Piston cylinder experiments are used to investigate the effect of oxygen fugacity (ƒO2) on sulphur speciation and phase relations in arc magmas at 0.5–1.5 GPa and 840–950 °C. The experimental starting composition is a synthetic trachyandesite containing 6.0 wt% H2O, 2880 ppm S, 1500 ppm Cl and 3800 ppm C. Redox conditions ranging from 1.7 log units below the Ni–NiO buffer (NNO − 1.7) to NNO + 4.7 were imposed by solid-state buffers: Co–CoO, Ni–NiO, Re–ReO2 and haematite–magnetite. All experiments are saturated with a COH fluid. Experiments produced crystal-bearing trachydacitic melts (SiO2 from 60 to 69 wt%) for which major and volatile element concentrations were measured. Experimental results demonstrate a powerful effect of oxidation state on phase relations. For example, plagioclase was stable above NNO, but absent at more reduced conditions. Suppression of plagioclase stability produces higher Al2O3 and CaO melts. The solid sulphur-bearing phases and sulphur speciation in the melt are strong functions of ƒO2, as expected, but also of pressure. At 0.5 GPa, the anhydrite stability field is intersected at NNO ≥ +2, but at 1.0 and 1.5 GPa, experiments at the same ƒO2 produce sulphides and the stability field of sulphate moves towards higher ƒO2 by ~1 log unit at 1.0 GPa and ~1.5 log units at 1.5 GPa. As a result, models that appeal to high oxidation state as an important control on the mobility of Cu (and other chalcophiles) during crustal differentiation must also consider the enhanced stability of sulphide in deep- to mid-crustal cumulates even for relatively oxidized (NNO + 2) magmas. Experimental glasses reproduce the commonly observed minimum in sulphur solubility between the S2− and S6+ stability fields. The solubility minimum is not related to the Fe content (Fe2+/Fe3+ or total) of the melt. Instead, we propose this minimum results from an unidentified, but relatively insoluble, S-species of intermediate oxidation state.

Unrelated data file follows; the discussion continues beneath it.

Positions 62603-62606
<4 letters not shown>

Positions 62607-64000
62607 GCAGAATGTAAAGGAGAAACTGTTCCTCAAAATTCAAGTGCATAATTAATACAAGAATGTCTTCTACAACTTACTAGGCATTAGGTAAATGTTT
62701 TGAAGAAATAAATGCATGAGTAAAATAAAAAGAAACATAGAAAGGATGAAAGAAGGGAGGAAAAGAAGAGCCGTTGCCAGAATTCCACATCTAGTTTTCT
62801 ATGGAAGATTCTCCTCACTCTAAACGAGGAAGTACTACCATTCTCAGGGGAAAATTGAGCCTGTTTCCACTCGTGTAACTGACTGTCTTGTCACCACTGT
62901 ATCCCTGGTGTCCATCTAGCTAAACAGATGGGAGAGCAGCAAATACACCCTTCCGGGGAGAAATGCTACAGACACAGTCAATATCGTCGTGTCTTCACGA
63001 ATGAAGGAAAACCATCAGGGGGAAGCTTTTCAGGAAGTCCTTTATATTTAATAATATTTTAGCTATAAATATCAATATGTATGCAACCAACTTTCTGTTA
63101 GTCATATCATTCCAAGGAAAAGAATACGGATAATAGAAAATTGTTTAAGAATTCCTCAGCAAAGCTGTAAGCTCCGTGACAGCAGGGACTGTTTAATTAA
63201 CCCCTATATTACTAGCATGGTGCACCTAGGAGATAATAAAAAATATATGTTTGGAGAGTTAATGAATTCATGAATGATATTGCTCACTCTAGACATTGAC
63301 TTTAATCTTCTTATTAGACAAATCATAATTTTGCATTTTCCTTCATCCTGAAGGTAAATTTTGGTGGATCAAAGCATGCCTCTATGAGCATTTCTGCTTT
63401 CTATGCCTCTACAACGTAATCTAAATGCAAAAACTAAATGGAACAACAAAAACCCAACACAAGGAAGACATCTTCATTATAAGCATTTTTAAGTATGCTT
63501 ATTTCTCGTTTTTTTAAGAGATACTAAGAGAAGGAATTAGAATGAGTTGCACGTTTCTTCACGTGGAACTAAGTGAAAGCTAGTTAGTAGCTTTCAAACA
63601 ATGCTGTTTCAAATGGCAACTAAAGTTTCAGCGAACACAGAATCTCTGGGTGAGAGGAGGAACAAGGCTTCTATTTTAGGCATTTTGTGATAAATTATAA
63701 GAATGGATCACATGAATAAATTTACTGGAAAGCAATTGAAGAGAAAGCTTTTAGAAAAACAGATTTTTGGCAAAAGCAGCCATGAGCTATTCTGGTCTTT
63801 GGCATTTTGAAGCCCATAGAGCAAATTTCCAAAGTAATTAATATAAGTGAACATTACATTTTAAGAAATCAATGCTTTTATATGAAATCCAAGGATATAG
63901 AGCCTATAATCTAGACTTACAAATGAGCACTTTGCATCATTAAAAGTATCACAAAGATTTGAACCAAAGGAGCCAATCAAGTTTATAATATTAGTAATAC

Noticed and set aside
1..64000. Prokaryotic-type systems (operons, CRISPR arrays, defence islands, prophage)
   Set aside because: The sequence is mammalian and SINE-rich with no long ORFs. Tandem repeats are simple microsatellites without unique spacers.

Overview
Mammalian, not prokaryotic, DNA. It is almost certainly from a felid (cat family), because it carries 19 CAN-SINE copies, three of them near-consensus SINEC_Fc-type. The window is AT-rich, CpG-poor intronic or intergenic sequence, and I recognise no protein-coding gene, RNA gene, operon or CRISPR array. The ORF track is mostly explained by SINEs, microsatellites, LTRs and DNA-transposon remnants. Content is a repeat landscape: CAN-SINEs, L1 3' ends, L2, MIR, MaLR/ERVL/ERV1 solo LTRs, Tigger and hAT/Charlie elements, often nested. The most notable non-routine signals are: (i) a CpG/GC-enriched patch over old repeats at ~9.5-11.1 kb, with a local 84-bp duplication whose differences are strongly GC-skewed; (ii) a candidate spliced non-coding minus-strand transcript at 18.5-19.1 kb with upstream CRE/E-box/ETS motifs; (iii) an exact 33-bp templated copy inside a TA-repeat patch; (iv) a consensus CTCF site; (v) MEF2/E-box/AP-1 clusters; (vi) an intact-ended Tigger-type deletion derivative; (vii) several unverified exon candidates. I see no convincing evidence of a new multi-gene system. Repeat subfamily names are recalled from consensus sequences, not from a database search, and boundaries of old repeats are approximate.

- Sulphur solubility and speciationOxygen fugacity · Phase relations · Hydrous magma · Porphyry copper deposit
- Oxygen fugacity
- Hydrous magma
- Porphyry copper deposit